A charm offensive by Jacob Zuma may not be enough to dispel deep investor anxiety over whether he will be able to take charge of Africa’s biggest economy even though he has won over some doubters.
Since unseating South African President Thabo Mbeki as leader of the ruling African National Congress in December, Zuma has moved to consolidate his power and tried to improve his image with everyone from investors to the country’s chief rabbi.
But there is no sign that his efforts to prevent his trial for corruption charges in August will pay off. Nor has he given much detail on policy plans that markets fear could mean a swing to the left if he does take over.
The ANC already appears to be hedging its bets to ensure that even if Zuma cannot take office when Mbeki has to step down next year, the new president would at least be someone who thinks along the same lines.
It is to ask Mbeki to bring Zuma’s close ally, deputy party leader Kgalema Motlanthe, into his cabinet. An intellectual who has never sought the limelight, he is seen as a possible candidate for president if Zuma is found guilty.
“The riskiest thing is simply the uncertainty in the country for the next 14 months,” said veteran political analyst Allister Sparks. “We have Mbeki who is a lame duck or dead duck. Zuma may be going to prison and Motlanthe is waiting in the wings.”
The uncertainty raises questions over how effectively the government can deal with damaging power shortages and other major headaches such as crime and HIV/Aids. The difficulties could be compounded by global economic doubts.
“Risks of a global economic downturn would also make investors cautious when assessing Zuma and the risks of investing in South Africa,” said Lucy Bethell, an analyst at Royal Bank of Scotland in London. The rand hit a five-year low against the dollar this week, due partly to global concerns as well as local factors.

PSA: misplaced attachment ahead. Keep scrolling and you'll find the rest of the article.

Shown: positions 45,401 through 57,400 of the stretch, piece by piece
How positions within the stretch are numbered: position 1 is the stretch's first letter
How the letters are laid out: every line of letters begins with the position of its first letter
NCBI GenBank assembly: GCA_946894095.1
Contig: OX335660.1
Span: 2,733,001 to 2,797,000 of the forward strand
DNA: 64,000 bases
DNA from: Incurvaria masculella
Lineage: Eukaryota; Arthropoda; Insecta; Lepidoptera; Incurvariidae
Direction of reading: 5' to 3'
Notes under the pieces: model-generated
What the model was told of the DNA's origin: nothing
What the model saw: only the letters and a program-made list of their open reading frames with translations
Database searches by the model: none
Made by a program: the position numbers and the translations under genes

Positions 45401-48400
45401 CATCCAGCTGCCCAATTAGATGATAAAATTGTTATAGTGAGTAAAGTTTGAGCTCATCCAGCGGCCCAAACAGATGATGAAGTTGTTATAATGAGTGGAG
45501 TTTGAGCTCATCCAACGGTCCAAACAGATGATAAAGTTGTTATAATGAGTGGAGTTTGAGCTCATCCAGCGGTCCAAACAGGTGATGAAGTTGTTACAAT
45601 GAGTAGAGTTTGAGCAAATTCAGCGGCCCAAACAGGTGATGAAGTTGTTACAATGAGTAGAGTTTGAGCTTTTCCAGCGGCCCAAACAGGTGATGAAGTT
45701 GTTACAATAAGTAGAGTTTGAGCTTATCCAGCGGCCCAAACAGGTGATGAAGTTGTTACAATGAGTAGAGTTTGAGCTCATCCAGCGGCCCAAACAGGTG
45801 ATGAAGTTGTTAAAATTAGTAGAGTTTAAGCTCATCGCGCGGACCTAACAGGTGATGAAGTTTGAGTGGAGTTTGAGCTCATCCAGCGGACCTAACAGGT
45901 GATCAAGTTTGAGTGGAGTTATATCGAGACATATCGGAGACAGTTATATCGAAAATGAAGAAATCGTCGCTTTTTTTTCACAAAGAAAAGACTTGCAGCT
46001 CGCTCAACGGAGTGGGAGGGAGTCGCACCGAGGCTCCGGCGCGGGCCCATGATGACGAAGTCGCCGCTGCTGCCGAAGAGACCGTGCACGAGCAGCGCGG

South Africa’s current account deficit, higher inflation and expectations of slowing growth are other investor worries. Foreign portfolio inflows fell to 2.9 billion rand (Dh1.3bn) in the fourth quarter of 2007 – the lowest since 2005 – from a previous 33.7bn. There was a net outflow including overseas portfolio investments by South Africans.
Last week, Zuma tried to persuade South Africa’s highest court to block documents being used as evidence against him in the trial on charges of money-laundering, fraud and racketeering. It put off judgment.
Sparks predicts Zuma’s political career will end unless the case is thrown out.“If he goes to trial I do not believe the ANC could contemplate having him as their candidate for the presidency,” he said. “I do not think you can run for president from the prison dock in a court house. It is just not practical.”
Markets are looking for signs that if Zuma does take over, he would be able to keep the economy strong and manage crises like the chronic power shortage that has hurt crucial gold and platinum mining and raised fears of capital flight.
Zuma’s charm offensive has at least encouraged some investors to feel more comfortable with him, despite concerns that his left-leaning union allies will pressure him to steer away from Mbeki's pro-business policies.
“I hear from investors who recently met with Zuma that he is saying all the right things. I think this helps to reassure people about how he would frame economic policy if he is in the driver’s seat,” said Reinhard Cluse, senior Europe, Middle East and Africa economist at UBS bank in London.
“But the closer we get to the [2009 election] people will want more than just punchy slogans. Sooner or later we want clarity.”
While Zuma is seen as a champion of poor blacks who have yet to benefit from economic growth, he is also a product of the failures of Mbeki, who critics say has alienated many ANC members with his aloofness and autocratic leadership style.
“While Mbeki might have kept the business community on his side, he totally alienated the natural support base of any ANC government,” said Professor Ian Taylor of the School of International Relations at the University of St Andrews.
“And this has now stimulated a situation that has spiralled out of control,” he said. For now, Zuma appears to be banking on his charisma.
He courted the traditionally white Solidarity trade union this month, promising its national congress that the minority should not feel threatened by affirmative action. (Reuters)